The Calexico Unified School District serves city residents.



Kennedy Gardens Elementary-Home of the Eagles

Allen and Helen Mains Elementary-Home of the Trojans

Rockwood Elementary-Home of the Rockets

Blanche Charles Elementary-Home of the Dolphins

Jefferson Elementary-Home Of the Tigers

Dool Elementary-Home of the Cougars

Cesar Chavez Elementary-Home of the Lobos

Junior high schools


Willam Moreno Jr. High-Home of the Aztecs

De Anza Jr. High-Home of the Bullpups

Enrique Camarena Junior High School-Home of the Firebirds

Secondary schools


Calexico High School- Home of the Bulldogs

Aurora High School-Home of the Eagles

Adult education schools

Robert F. Morales Adult Education Center

Independent Studies Office

Private schools

Calexico Mission School, a Seventh-day Adventist Academy operated by the Southeastern California Conference in Riverside, CA provides private religious education in Calexico from K-12.

Our Lady of Guadalupe Academy (Home to the Bees), and Vincent Memorial Catholic High School (Home to the Scott's), Roman Catholic schools operated by the Roman Catholic Diocese of San Diego, are also in Calexico.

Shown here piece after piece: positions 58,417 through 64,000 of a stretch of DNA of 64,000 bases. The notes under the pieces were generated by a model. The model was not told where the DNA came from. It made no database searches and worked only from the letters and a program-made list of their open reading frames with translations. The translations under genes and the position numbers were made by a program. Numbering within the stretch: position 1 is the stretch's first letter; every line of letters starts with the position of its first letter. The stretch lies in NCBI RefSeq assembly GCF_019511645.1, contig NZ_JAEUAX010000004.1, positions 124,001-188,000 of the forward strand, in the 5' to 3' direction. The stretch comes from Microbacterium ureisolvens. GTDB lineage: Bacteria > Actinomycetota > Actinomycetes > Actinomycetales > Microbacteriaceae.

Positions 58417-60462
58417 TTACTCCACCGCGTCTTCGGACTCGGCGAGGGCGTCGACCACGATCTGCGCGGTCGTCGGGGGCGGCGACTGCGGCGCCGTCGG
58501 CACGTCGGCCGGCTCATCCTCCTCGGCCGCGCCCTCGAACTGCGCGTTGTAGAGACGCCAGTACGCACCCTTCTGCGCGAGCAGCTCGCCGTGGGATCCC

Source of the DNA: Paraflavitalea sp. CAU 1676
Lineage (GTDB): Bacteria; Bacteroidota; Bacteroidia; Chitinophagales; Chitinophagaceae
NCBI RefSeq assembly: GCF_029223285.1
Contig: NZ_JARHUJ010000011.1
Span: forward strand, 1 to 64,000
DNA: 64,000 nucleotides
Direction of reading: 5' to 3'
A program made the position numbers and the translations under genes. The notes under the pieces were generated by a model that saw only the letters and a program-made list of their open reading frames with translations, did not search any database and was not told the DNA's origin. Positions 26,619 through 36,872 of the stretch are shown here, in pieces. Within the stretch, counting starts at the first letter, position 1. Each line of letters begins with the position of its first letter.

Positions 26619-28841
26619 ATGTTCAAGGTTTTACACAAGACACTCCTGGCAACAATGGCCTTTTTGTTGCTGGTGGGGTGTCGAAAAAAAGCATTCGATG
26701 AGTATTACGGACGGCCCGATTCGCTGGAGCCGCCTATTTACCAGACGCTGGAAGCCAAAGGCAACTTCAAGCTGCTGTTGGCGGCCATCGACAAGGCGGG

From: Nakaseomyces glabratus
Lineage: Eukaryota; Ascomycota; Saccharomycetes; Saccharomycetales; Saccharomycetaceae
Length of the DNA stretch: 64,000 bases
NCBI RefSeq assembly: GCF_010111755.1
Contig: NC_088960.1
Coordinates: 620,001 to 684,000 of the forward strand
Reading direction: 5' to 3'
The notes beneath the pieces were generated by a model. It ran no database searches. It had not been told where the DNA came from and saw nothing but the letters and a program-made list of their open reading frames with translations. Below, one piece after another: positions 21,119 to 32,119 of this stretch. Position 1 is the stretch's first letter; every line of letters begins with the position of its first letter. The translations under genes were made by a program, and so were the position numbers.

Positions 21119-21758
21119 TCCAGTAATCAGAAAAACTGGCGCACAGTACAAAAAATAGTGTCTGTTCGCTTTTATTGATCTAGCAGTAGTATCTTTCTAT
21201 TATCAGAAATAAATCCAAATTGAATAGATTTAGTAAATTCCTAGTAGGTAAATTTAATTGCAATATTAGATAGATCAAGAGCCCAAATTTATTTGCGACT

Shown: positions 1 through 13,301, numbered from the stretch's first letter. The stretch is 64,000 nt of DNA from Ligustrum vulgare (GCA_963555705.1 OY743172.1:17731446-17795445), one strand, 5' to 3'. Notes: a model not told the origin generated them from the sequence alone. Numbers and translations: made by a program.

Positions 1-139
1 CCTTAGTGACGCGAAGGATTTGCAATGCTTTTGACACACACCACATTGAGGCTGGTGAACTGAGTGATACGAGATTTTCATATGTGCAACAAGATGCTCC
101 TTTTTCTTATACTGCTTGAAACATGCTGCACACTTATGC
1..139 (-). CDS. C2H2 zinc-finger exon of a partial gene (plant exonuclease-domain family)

Notable people

See also


  1. ^ U.S. Geological Survey Geographical Names Information System: Calexico, California
  2. ^ Durham, David L. (1998). California's Geographic Names: A Gazetteer of Historic and Modern Names of the State. Quill Driver Books. p. 1401. ISBN 9781884995149. 
  3. ^ “Calexico Chronicle” Vol. 90, No. 21, December 24, 1992.
  4. ^ "American FactFinder". United States Census Bureau. Retrieved 2008-01-31. 
  5. ^ "Will Gerrymandered Districts Stem the Wave of Voter Unrest?". Campaign Legal Center Blog. Retrieved 2007-10-20. 
  6. ^

External links